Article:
‘A point of difference in the south’: How Saints hope to keep rivals at bay

St Kilda will prioritise players from the bayside corridor through to the Mornington Peninsula in the draft and closely monitor and target locals in hope of using their geographic edge in Melbourne’s south as a point of difference to attract players.

The Saints will try to utilise their bayside links to first target, then attract former local players in a way that Geelong have successfully been a destination club for players from the greater Geelong and western Victorian region.

The Saints will look to recruit local products such as early draft pick Finn Callaghan.Credit:Getty Images

Former local products such as early draft picks Finn Callaghan at Greater Western Sydney or a Josh Sinn at Port Adelaide will be actively monitored and pursued with the hope that the Saints can be the natural first choice for players from the southern bayside area wanting to return home to Victoria.

Recruiting ex-Carlton first-round pick Liam Stocker this off-season fitted that strategy of prioritising former local players.

The Sandringham Dragons under-18 team is based at St Kilda’s Moorabbin home in Linton Street. The Dragons had 12 players drafted in the last year alone.

“Certainly we are turning our mind to bayside as a point of difference. We have a $50 million facility bayside, we have the Sandy Dragons based here, we have the Sandy Zebras here. We have strong relationships with them,” St Kilda CEO Simon Lethlean said.

“If you are on the margins and trying to attract kids to your club or attract those returning to Victoria we want to utilise our point of difference for players from bayside right down through the peninsula. You look at Geelong and what they have been able to do.

“It’s not ‘all in’ and that’s all we are doing, it is one part of an overall strategy, but we think we have a point of difference in the south.

“You have the Sandy Dragons training here, you get to know the players they get to know us. It’s tag and release, you monitor them and hope one day you get them back. Liam Stocker fits the bill of that as a Sandy boy.

“North Melbourne, Carlton, Essendon, they are all on top of each another. We are not, we are bayside … no other club in Melbourne can do it, we have the whole corridor from here to Portsea.”

Geelong have long been a preferred destination for players originally from the surf coast, Bellarine Peninsula, western district and greater Geelong returning to Victoria, not only because of the location but the highly successful football program.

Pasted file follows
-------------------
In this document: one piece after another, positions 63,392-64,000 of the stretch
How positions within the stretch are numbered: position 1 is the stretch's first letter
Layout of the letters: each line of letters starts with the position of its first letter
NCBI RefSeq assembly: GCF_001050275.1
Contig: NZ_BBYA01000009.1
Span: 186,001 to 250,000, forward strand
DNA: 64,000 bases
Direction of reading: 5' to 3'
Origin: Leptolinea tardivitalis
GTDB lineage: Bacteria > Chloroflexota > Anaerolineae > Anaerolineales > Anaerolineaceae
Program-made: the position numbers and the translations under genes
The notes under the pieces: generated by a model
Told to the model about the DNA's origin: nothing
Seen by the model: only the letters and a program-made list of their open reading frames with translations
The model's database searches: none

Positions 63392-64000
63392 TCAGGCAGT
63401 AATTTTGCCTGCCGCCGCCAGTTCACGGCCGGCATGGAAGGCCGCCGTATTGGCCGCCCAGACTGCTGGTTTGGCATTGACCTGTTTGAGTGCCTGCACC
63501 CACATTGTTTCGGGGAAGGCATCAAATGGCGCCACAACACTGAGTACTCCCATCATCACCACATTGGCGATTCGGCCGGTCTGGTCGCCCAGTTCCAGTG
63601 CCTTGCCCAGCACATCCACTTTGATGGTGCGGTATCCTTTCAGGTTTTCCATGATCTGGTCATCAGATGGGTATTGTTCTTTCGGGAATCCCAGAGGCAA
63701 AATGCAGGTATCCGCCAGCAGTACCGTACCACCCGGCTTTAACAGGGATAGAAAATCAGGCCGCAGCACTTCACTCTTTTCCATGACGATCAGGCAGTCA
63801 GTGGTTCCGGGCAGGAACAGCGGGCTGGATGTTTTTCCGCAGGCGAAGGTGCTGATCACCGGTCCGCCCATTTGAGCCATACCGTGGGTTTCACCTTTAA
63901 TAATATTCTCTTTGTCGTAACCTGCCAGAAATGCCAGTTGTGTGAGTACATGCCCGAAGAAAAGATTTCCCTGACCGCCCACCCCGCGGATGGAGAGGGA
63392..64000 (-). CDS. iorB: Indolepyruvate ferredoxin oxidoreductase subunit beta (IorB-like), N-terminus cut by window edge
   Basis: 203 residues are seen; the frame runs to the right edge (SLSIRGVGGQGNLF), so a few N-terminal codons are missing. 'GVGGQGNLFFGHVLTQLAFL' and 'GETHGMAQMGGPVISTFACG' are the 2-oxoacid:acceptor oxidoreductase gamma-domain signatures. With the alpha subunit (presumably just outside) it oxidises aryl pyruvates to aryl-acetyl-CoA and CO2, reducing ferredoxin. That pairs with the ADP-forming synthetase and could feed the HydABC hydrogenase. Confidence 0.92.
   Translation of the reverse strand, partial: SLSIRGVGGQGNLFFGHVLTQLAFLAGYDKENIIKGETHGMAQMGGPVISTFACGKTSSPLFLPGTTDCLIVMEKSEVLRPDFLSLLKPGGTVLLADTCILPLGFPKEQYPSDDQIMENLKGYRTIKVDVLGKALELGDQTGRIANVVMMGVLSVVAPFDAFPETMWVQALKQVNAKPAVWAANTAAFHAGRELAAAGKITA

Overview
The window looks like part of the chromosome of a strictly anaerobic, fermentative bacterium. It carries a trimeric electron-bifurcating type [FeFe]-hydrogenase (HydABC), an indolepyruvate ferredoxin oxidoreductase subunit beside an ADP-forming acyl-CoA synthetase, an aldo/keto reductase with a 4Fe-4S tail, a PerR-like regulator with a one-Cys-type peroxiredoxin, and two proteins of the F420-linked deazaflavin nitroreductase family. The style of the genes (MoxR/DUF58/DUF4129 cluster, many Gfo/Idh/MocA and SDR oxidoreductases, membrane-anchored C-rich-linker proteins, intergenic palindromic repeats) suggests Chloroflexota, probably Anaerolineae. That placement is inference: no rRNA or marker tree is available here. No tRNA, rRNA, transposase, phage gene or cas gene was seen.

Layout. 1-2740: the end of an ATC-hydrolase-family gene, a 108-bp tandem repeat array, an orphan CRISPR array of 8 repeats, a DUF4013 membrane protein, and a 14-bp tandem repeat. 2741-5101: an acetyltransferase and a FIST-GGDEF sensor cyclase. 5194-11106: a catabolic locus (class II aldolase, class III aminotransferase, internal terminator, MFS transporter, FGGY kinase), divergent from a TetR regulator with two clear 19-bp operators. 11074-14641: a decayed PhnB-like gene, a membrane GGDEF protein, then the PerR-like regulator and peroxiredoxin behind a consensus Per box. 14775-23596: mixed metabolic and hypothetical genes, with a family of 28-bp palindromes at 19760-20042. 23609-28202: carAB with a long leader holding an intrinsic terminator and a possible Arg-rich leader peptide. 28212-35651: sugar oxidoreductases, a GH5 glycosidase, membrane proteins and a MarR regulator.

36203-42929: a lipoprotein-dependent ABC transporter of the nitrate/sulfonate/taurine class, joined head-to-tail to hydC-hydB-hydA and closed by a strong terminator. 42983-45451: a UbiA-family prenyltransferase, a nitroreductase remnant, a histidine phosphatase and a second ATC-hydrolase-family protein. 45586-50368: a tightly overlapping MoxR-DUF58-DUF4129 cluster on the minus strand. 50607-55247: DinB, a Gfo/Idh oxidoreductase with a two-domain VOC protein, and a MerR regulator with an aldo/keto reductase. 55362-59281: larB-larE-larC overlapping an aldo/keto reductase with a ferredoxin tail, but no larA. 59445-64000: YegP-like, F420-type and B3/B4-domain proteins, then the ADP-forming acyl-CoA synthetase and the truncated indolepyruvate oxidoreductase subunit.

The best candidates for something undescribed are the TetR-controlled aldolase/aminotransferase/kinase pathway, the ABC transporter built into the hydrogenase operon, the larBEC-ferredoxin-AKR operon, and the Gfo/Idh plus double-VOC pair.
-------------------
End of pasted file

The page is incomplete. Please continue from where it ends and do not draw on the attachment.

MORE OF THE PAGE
Jeremy Cameron and Patrick Dangerfield are two of the many players the Cats have lured back.Credit:Eddie Jim

Most recently first-round draft pick Tanner Bruhn was traded back from GWS to Geelong while star pair Jeremy Cameron and Patrick Dangerfield both chose the Cats when they came back to live in Victoria.

The Cats have had a fondness for local players. Last year they had 17 players originally from Geelong or western Victoria on their list, then chose Jhye Clark, an elite inside midfielder from the Geelong Falcons with pick seven in the draft, and traded for Bruhn and former local player Ollie Henry, brother of Jack, from Collingwood.

The Cats have also successfully utilised their local networks to identify talent. Most significantly they secured All-Australian premiership defender Tom Stewart, a former Geelong Falcon who was playing for Geelong’s VFL team, as a mature-aged recruit in the draft.

Non-Victorian clubs have long prioritised local players to help with player retention and target former locals when it comes to trades.

St Kilda recently announced Stephen Silvagni would return to the club as list manager, reuniting with veteran administrator Graeme Allan who is in talent identification with the club targeting trade targets.

General manager of football Geoff Walsh recently resigned due to family reasons, with his position being shared for the season with high-performance manager David Misson and Tessie McManus.

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